Free Fallin’: Saluting Tom Petty Through His Greatest Song

Free Fallin’: Saluting Tom Petty Through His Greatest Song

I didn’t have much exposure to classic rock as a kid. I listened to the contemporary radio stations, always paying attention to the newest hits. Of course, these were the Lite FM stations, so there wasn’t much in the way of OutKast and for a while I was convinced KT Tunstall was the biggest name in music. But it was always fun to hear old favorites and catch a glimpse of what was popular.

There was one throwback song they played constantly, always a treat on the Friday trips to my grandparents’ house in New Jersey. You couldn’t mistake it for any other song; the moment I heard those opening guitar strums, I was transported. It felt like the highway, as if it was specifically designed for road trips. It was, of course, Tom Petty’s “Free Fallin’.”

What was it about this song that made it stick out so much in my mind? It wasn’t the lyrics, although in hindsight, they’re some of Petty’s best. The story of broken hearts, a boy having let down the idyllic American girl and trying to win her back. Indeed, this song is almost comically Americana, name-dropping cities like Reseda and painting a tongue-in-cheek vision of a girl obsessed with the stereotypes of middle America: horses, Jesus, Elvis, America itself. Yet there’s still a truthfulness to these lyrics that keeps them from being over-the-top. The tune isn’t loud and boisterous, grounded by Petty’s acoustic guitar. Boisterous was never Petty’s style. He got his reputation as an all-American songwriter by being sincere, but also waggling his eyebrows at how sincere he was.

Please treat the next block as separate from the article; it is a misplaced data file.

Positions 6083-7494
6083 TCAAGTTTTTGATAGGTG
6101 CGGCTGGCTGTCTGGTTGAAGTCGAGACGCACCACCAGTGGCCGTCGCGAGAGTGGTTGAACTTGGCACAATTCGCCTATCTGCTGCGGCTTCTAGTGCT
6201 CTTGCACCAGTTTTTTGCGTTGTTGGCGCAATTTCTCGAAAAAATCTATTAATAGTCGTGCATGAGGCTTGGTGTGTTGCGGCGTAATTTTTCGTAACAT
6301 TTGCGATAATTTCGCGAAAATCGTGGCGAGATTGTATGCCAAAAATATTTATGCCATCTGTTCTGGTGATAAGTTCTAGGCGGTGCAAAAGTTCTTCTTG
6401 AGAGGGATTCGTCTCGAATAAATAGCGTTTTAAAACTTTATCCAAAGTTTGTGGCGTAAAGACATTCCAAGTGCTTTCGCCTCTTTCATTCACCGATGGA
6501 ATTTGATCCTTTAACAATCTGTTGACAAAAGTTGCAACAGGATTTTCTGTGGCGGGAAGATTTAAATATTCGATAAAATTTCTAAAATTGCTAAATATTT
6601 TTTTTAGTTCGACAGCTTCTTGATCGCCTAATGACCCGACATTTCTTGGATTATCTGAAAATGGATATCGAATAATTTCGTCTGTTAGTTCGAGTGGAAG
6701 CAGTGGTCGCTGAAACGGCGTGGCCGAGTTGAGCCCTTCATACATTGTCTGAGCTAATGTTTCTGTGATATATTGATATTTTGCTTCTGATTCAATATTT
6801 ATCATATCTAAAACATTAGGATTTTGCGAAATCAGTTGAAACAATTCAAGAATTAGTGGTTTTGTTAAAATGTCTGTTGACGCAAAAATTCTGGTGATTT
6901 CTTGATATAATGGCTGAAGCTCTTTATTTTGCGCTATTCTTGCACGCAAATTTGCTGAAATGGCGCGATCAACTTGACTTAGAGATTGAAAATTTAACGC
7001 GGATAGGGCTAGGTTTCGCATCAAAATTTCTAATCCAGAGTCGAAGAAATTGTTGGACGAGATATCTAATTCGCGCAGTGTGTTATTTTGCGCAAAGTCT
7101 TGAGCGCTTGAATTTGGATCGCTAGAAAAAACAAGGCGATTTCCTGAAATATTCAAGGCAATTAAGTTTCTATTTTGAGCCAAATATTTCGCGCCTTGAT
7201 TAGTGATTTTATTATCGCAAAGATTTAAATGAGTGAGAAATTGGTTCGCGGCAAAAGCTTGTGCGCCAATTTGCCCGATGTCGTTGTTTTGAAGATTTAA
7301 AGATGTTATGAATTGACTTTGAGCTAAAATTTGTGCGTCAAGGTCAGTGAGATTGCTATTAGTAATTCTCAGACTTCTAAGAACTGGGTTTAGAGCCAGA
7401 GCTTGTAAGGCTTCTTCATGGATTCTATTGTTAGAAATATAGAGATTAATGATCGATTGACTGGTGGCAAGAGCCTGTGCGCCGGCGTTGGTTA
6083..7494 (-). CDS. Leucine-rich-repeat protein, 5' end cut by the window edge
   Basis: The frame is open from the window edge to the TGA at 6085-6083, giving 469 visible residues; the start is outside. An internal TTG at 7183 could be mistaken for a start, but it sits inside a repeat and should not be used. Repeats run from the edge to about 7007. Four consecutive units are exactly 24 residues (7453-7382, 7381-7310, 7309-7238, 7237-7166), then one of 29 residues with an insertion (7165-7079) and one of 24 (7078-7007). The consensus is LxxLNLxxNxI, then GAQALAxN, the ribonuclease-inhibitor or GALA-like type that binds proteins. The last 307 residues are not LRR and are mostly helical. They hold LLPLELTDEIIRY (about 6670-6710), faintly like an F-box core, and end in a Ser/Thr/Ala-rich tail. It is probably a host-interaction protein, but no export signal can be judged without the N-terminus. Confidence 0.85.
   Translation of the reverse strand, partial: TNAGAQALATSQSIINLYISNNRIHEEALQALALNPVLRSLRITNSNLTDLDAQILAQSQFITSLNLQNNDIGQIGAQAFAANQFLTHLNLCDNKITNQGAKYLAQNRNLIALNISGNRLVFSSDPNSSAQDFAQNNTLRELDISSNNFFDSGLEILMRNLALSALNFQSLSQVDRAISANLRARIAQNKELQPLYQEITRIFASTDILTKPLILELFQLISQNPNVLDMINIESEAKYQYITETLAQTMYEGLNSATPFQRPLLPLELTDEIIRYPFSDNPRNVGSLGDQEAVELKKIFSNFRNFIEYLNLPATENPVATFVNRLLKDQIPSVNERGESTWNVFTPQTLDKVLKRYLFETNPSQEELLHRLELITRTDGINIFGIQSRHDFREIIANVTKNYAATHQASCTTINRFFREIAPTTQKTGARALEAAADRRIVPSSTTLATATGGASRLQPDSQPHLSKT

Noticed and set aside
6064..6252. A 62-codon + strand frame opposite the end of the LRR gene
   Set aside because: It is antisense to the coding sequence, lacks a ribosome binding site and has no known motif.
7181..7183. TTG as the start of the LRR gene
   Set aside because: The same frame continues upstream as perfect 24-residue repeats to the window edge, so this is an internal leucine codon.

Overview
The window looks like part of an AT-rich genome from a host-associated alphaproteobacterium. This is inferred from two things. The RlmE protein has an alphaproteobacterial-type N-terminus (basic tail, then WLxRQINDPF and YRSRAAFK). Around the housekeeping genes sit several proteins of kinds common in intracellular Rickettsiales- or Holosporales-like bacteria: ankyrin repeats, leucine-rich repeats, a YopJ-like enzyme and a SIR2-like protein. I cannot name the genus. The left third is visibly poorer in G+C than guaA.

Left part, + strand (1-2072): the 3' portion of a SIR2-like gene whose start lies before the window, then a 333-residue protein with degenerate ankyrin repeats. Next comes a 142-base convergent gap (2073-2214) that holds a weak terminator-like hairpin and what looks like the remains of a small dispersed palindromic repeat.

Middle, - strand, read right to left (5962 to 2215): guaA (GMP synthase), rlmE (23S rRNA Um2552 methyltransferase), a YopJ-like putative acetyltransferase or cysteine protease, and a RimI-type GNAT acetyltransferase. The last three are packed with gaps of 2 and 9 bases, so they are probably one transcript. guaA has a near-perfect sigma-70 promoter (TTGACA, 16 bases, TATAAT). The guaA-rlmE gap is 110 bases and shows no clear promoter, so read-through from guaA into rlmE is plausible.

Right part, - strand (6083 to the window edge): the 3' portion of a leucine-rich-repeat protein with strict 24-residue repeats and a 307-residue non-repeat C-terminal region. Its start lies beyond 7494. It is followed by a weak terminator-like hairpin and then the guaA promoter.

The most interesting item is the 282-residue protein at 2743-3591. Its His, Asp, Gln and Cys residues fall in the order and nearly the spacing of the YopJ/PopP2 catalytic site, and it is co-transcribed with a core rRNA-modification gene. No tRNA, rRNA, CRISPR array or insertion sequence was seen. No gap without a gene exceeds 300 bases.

It’s subtler than a lot of classic rock, but there’s always that huge, unstoppable chorus. What does it mean to “free fall”? Maybe it’s that constant worry that all our lives are going to turn out like the Good Girl and the Bad Boy: directionless, both carrying on with the hollowness left in our hearts from the other one’s absence. This is part of what makes “Free Fallin’” a giant among rock songs: it takes Petty’s gift for evocativeness, what we often call “too real,” and cranks it as high as humanly possible. No matter where you are or what you do, at some point you’ve probably felt like the characters in this song. But you always sing along, because it’s a universal experience. Plus, there’s that lingering hope in the end that the Bad Boy will try his luck with the Good Girl again.

"I’m gonna free fall, out into nothin’

Gonna leave this world for awhile."

I wish he hadn’t so soon. Thanks for everything, Tom Petty.

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